OT L22 is the name chosen for the new font inspired by the iconic typewriter Lettera22. A project designed by Cappelli Identity Design studio and promoted by Associazione Archivio Storico Olivetti.
The OT L22 font can be used on all devices to celebrate the “Olivetti Style” enshrined in Italian creativity and design history and known worldwide. In its Bold version, the OT L22 font responds to the demands of our time and can be used on print and digital media. The new font will be released for free in November 2021 to celebrate the 70th anniversary of the launch of Lettera22. The Type Design project involved Emanuele Cappelli, Antonio Pace and Lorenzo Properzi and Gaetano di Tondo, President of Associazione Archivio Storico Olivetti.
We interviewed some of them to collect further details on the project and the creative process that led to the new font. The first is Gaetano di Tondo, President of Associazione Archivio Storico Olivetti VP, Head of Communication & External Relations in Olivetti, who explains us why creating a new font was necessary.
«That is for a simple reason», Gaetano di Tondo answered. «Our Archive includes about 700 different fonts for typewriters, computers, and calculators. We didn’t want to leave this heritage unexpressed, so we thought about implementing a digital font to be used in the present day. We chose to work on a font inspired by the iconic typewriter “Lettera22” designed by Olivetti 70 years ago. We tried to create a new alphabet by recalling the style and tradition of Archivio’s historical typebars and adding a touch of the future. The OT L22 font project combines traditional and innovative aspects of our history adapted for digital communication purposes, to broaden the dialogue from real to virtual communities».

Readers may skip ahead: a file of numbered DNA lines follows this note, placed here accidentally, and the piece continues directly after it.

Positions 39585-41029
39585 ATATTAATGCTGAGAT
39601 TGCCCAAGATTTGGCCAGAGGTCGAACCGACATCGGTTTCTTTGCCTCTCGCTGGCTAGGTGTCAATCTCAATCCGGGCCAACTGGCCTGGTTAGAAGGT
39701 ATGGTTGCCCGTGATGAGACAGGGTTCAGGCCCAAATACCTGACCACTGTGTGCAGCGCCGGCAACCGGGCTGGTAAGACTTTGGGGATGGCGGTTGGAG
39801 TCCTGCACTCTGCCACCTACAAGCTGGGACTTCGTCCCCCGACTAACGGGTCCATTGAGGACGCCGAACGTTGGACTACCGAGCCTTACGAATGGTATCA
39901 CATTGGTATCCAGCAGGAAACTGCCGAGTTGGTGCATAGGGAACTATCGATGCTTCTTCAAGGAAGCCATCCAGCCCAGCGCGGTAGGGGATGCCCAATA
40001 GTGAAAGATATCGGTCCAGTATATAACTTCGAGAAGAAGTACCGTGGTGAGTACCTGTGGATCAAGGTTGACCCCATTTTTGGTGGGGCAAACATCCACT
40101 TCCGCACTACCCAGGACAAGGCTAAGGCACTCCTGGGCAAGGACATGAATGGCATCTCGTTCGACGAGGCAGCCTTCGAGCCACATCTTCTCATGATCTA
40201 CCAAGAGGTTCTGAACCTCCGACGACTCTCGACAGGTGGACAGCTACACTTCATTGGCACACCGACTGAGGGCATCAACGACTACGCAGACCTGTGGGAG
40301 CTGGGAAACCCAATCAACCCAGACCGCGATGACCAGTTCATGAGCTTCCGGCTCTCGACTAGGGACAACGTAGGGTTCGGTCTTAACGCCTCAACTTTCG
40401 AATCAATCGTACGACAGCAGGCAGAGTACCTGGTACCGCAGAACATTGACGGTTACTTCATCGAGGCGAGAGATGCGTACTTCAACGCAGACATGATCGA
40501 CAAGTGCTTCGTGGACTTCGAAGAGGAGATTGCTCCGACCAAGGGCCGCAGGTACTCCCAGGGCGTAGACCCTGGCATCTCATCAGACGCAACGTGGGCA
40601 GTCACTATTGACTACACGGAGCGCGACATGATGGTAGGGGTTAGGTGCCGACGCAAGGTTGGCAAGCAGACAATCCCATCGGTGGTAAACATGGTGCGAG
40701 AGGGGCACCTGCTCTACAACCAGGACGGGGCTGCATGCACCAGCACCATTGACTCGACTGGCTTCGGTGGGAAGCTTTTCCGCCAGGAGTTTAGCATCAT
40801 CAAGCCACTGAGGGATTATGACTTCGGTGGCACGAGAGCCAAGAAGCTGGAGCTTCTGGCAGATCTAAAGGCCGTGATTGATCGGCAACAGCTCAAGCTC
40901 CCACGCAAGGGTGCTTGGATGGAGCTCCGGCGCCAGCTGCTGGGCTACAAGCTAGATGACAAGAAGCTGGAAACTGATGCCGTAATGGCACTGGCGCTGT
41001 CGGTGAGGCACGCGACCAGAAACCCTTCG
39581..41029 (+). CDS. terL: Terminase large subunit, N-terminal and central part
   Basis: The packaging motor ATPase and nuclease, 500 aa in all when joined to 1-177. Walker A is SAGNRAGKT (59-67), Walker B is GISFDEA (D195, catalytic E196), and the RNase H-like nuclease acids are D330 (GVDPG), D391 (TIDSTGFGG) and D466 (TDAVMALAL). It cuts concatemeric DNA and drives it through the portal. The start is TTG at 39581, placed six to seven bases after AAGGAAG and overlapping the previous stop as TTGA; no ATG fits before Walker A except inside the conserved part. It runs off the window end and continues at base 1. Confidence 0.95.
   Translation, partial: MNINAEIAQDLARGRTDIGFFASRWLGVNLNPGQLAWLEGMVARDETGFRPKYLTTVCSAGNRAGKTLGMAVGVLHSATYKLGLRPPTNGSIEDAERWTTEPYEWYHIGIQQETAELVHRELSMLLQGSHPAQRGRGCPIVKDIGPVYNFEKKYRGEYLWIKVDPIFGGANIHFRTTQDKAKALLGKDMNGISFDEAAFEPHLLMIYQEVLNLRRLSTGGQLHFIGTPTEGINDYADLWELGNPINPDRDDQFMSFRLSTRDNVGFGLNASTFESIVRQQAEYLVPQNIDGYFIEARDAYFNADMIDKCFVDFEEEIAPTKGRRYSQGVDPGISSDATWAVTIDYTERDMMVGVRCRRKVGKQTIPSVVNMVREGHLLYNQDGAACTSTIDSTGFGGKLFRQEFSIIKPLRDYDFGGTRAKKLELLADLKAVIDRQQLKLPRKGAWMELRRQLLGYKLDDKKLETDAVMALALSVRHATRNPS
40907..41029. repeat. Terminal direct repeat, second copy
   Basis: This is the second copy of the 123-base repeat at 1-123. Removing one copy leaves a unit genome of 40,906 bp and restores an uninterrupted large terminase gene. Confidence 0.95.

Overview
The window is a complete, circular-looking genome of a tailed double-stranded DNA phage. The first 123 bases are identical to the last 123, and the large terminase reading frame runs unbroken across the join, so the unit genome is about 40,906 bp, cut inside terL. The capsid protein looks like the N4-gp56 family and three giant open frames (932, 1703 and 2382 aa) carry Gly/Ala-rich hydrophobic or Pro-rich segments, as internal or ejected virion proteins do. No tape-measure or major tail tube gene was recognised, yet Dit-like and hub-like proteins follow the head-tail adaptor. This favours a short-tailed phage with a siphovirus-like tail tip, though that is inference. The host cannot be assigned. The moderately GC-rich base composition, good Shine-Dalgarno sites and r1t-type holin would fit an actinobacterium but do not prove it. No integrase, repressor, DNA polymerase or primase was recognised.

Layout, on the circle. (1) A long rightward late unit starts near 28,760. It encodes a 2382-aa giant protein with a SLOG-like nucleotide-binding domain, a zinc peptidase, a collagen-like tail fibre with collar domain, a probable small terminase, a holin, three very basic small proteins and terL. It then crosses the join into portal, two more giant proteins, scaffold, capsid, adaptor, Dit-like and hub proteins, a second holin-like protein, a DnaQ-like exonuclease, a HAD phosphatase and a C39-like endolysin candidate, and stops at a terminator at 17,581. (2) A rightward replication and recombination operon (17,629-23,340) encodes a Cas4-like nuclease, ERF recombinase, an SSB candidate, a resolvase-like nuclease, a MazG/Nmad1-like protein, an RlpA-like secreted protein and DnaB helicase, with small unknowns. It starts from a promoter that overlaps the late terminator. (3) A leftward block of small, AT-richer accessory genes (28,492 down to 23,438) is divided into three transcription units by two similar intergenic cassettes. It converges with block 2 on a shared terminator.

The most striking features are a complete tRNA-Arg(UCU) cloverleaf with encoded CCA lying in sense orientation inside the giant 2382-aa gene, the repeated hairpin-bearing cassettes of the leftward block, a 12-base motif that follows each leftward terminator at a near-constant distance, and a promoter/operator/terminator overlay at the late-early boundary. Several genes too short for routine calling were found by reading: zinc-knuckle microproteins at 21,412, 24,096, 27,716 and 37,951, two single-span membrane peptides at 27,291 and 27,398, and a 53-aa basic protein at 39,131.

Our journey in the OT L22 world continues with Emanuele Cappelli, CEO, Creative Director & Designer at Cappelli Identity Design. We asked him to tell us more about the analysis carried out to design this new font.
«OT L22 blends historical and formal research with an analysis of the Fifties, reinterpreted with a modern tone», Emanuele explains. «It is a suitable typeface for digital communication that can be easily used on any device. From a taxonomical point of view, it could be classified as grotesque, namely, as part of those types of font that respond to the needs triggered by the industrial revolution. The OTL 22 project is undoubtedly independent. It combines technical research with historical application to produce author technical and formal interpretation.
Designing for Olivetti is a great honor for a Designer. Not only it means sharing the values of a community and a company, but also being compared to the big names who made the history of design».
Listen to the full interview with Emanuele Cappelli, CEO, Creative Director & Designer at Cappelli Identity Design.
The last interview of this journey is with Antonio Pace, the Type Designer who laid down the style used to create the font and the formal requirements for its design.
«Every project is a product of its time.» Antonio tells us. «To create the OT L22 font, we started by analyzing the general linguistic and historical context that accompanied the launch of Lettera 22 (namely, the Fifties) and added the analysis of other styles and disciplines, such as architecture. The stylistic reference we used the most in this project – continues Antonio Pace – is the former Olivetti center designed by Egon Eiermann in Frankfurt am Main. With its famous inverted towers, the building provides a superb example of Italian Brutalist Architecture, in harmony with the OT L22 style. As for the typographical aspects, we passed through all of Olivetti’s historical fonts without forgetting Giovanni Pintori’s great thinking and style. The grotesque style, reflecting a rooted hope for innovation, is undoubtedly at the basis of the font design. From an institutional perspective, we aimed at strengthening Olivetti’s continuity and consistency in time. It was a heavy responsibility, as we had to find a proper interpretation of the current stylistic and technological trends».
Listen to the full interview with Antonio Pace, Type Designer.